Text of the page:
LBD, KBG, ND, and AO designed the study. LBD performed the statistical analysis and prepared the first version of the manuscript. KBG, ND, AO, MB, LM, GE, and JJ participated in the interpretation of data and drafting of the manuscript for important intellectual content.  KBG, MC, MVa, RG, BH, JW, and MVr are PIs of the cohorts and MVr is coordinator of HELIX. MB, GE, LM, JJ, SA-L, SA, JL, and JU participated in sample collection and/or data production, MB and GE performed miRNA quality control, LM is cohort analyst and performed database preparation, and JU is data manager. KGB, ND, AO, MB, LM, GE, JJ, SA, RG, JU, JW, and TCY contributed with critical review of final draft. All authors read and approved the manuscript.

Corresponding author

Correspondence to Lene B. Dypås.

Ethics declarations

Ethics approval and consent to participate

Prior to inclusion in HELIX, all six cohorts had undergone the required evaluation by national ethics committees, obtaining the required permissions for their cohort recruitment, follow-up visits, and for secondary use of pre-existing samples and data. The work in HELIX was covered by new ethics approvals for each cohort by their respective authorities. The ethical committees for each cohort were the following: BiB: Bradford Teaching Hospitals NHS Foundation Trust, EDEN: Agence nationale de sécurité du médicament et des produits de santé, INMA: Comité Ético de Inverticación Clínica Parc de Salut MAR, KANC: LIETUVOS BIOETIKOS KOMITETAS, MoBa: Regional komité for medisinsk og helsefaglig forskningsetikk, RHEA: Ethical committee of the general university hospital of Heraklion, Crete. Informed consent was obtained by all participants at recruitment and upon enrolment in the subcohort, and informed consent on behalf of the child was completed by the mother and/or father. All methods were carried out in accordance with relevant guidelines and regulations. An ethics task force was established to support the HELIX project on ethical issues, for advice on the project’s ethical compliance, identification and alerting to changes in legislation where applicable. This project was approved by the Norwegian ethical committee, REK (regionale komiteer for medisinsk og helsefaglig forskningsetikk) helse sør-øst with application number: 2013/1628b and project title: HELIX Barn og miljø.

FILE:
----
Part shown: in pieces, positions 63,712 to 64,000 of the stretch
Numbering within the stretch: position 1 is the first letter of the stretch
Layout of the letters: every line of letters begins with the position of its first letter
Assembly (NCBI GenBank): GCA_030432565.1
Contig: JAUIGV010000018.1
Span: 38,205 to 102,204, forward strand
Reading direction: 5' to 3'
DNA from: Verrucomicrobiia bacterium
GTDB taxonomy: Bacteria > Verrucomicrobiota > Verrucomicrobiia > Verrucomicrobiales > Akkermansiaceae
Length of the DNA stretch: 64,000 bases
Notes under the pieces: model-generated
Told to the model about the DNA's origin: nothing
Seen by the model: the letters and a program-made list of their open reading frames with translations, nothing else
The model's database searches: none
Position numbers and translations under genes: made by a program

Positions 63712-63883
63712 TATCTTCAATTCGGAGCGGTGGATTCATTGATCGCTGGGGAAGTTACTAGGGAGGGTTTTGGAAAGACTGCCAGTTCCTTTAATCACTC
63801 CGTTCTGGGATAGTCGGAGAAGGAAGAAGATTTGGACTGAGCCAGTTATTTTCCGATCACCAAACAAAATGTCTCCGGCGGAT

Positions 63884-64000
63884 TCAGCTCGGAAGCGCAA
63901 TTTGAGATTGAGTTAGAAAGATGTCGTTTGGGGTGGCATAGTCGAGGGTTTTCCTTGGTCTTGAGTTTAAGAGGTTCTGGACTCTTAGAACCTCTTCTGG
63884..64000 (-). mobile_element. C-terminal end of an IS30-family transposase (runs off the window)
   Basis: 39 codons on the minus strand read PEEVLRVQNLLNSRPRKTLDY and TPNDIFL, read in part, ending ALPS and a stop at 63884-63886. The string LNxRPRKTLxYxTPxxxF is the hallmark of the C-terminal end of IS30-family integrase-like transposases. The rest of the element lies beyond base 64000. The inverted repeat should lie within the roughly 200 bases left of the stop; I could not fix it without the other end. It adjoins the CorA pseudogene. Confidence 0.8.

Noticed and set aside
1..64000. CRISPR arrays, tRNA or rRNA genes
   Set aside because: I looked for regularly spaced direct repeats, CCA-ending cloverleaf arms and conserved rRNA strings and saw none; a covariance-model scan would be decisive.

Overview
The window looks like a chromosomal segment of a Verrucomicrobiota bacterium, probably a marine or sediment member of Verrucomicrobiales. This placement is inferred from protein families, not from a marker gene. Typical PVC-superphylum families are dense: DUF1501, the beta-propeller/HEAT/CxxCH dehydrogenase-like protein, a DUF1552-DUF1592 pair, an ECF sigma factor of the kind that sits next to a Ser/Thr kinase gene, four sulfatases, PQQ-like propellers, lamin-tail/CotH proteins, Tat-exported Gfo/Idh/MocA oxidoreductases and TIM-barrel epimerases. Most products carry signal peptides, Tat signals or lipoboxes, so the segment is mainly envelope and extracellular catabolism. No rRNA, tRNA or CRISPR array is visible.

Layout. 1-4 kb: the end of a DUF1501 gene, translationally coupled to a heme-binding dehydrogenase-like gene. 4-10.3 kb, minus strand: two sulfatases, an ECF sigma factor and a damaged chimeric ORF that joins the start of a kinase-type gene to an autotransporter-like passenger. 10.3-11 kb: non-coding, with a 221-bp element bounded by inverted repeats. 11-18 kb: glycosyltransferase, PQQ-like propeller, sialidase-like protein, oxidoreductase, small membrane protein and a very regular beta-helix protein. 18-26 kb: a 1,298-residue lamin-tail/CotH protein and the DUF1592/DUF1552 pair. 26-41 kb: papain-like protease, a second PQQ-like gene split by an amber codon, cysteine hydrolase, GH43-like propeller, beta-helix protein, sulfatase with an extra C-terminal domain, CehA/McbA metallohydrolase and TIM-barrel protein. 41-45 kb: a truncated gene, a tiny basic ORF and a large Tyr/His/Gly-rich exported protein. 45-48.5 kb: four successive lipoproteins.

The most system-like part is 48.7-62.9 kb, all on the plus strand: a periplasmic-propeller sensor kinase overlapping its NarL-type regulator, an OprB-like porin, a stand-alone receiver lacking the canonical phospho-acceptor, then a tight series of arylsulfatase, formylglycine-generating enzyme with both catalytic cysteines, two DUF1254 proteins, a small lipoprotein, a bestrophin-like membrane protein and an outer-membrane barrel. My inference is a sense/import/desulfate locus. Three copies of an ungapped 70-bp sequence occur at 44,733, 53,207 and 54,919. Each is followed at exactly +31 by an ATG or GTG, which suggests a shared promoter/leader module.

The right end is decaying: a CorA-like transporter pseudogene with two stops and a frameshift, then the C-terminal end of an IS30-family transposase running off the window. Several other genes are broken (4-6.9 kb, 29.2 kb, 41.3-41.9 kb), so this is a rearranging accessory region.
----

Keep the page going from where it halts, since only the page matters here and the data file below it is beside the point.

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The authors declare no competing interests.

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Supplementary Information

Additional file 1.

Additional details of methods.

Additional file 2: Fig. S1.

PCA (principal component analysis) before and after SVA (surrogate variable analysis). Fig. S2. Correlation matrix for bivariate association between measures of behavior and neuropsychological functions and child’s age. Fig. S3. Behavioral and neuropsychological scores by sex.

Additional file 3: Table S1.

Change in number of miRNAs significantly differentially expressed after sensitivity analyses. Table S2. miRNAs linked to ADHD in previous literature. Table S3. Functional enrichment analysis of 29 miRNAs significantly associated with hyperactivity. Table S4. Functional enrichment analysis of 15 miRNAs associated with hyperactivity/ADHD in this and previous studies. Table S5. MiRNAs statistically significant for Conner’s hyperactivity or inattention score, and their previous associations with neurodevelopmental or psychiatric phenotypes.

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Dypås, L.B., Duale, N., Olsen, AK. et al. Blood miRNA levels associated with ADHD traits in children across six European birth cohorts. BMC Psychiatry 23, 696 (2023).